JG Clearly, video differs from other traditional mediums in its consumer viability? How do approach this idea with your students?

HDO I am assuming that when you say “consumer viability” that you are speaking of video as a product like a painting---and it’s ability to be sold or collected in the art market. If that is your question, I would say that I encourage my students to make work that excites them, that satisfies their artistic curiosity, and that makes them want to continue to create…rather than worry about what may or may not be of value to others (buyers, curators, galleries). While Video Artists both nationally and internationally have continued to impact the form and content of contemporary art, and the work in its many forms is present in nearly every prominent exhibition, it is also true that just like in any other medium (painting, sculpture, photography, etc.), most artists will not be able to financially sustain themselves by their art alone. Nearly everyone in America, famous or otherwise, has a day job. Given that model, I believe video artists are in a unique position. The skills required in the field (aesthetic, conceptual, problem solving and ease with changing technologies) prepare individuals for a wide range of employment opportunities—most of which have some kind of digital interface.

JG Where do you think video work lies the in the spectrum of concept versus craft?

HDO Just like any other art form, video/digital media needs an integration of both concept and craft to be successful. Similar to the idea of “simplicity” in physics: an elegant solution is the most direct or least complicated evocation of form and function/content. And, every concept will require its own aesthetic configuration.

JG How does video work influence contemporary art?

HDO Time-based media art is nearly ubiquitous globally as a result of the availability of High Definition Digital SLR and other small format cameras, simplified post-production software, and instant distribution possibilities through the Internet. These relatively recent advances make it possible for almost any artist to freely explore creative impulses with new “tools”. The spread of digital media art horizontally through multi-modal nodes has been termed “Alter-modern” by author Nicolas Bourriand, and is now fully integrated into many other art forms, either as a delivery mechanism, complementary element or independent conceptual construct.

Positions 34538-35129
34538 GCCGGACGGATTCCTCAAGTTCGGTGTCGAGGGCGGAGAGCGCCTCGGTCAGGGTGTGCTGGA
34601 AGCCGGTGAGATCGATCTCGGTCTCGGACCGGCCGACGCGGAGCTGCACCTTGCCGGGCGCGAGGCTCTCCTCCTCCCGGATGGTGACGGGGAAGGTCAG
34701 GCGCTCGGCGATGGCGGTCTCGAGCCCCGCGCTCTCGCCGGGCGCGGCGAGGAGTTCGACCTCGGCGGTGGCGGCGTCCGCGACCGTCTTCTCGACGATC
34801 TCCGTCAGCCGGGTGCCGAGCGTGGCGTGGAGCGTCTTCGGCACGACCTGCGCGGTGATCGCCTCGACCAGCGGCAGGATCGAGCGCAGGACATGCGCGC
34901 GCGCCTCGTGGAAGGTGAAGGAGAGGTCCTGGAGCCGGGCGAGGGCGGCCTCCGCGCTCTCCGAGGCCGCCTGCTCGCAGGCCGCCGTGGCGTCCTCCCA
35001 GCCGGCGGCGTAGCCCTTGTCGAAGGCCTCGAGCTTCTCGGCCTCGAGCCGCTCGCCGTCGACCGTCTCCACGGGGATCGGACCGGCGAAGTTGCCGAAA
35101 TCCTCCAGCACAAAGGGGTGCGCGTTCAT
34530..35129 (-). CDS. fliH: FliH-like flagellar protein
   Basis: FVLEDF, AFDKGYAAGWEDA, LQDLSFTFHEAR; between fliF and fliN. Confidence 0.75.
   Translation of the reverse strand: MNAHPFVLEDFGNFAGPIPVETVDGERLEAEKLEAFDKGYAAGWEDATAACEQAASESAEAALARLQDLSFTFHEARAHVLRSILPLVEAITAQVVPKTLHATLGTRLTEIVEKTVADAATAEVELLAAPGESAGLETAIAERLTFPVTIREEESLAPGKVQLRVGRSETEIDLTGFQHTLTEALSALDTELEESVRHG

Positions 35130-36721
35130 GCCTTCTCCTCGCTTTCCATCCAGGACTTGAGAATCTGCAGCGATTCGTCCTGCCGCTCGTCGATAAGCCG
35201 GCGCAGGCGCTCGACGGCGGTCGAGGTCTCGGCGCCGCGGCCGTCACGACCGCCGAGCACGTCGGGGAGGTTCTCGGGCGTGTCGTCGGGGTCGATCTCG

JG What is the future for video art? What is you prediction for the role video art will play in the Seattle art community?

HDO Video Art has a long and unique history in Seattle where its vitality continues today. In the mid ‘70’s, provided by the alternative artist space, and/or, artists gained access to video post-production gear--specifically ¾” editing equipment. With this crucial creative element available, video art and experimental hybrids flourished. Soon thereafter, Cornish College of the Arts sought to begin a video art concentration; they attracted the video pioneer, and now renowned artist, Gary Hill, to build the program. Moving to the present, Cornish will graduate 17 out of 45 art department seniors with at least one concentration in video/digital media art. Perhaps even more significant, artists of all disciplines are utilizing aspects of digital media in their work thus exposing new audiences to expanding artistic possibilities.

And, judging the many current exhibitions featuring video artists and their work (Henry Art Gallery, Cornish Gallery, Frye Art Museum, Western Bridge, SAM and several private spaces), artists using video/digital media are alive and quite visible. Another positive indicator is the growing number of area patrons, passionate about this art form, who have collected work from the U.S.A. and abroad.

JG Can you talk about your own art practice?

HDO As an artist, I strive to give “voice” to sub-groups within American culture. Originating from the perspective of the underrepresented, I create stories that give visibility to their identity and concerns and formally function within communities in unexpected ways. Increasingly I question the content of a piece, and how the form of the media experience affects the perception of the subject, and, ultimately, the delivery of the information between the sender (artist) and receiver (audience).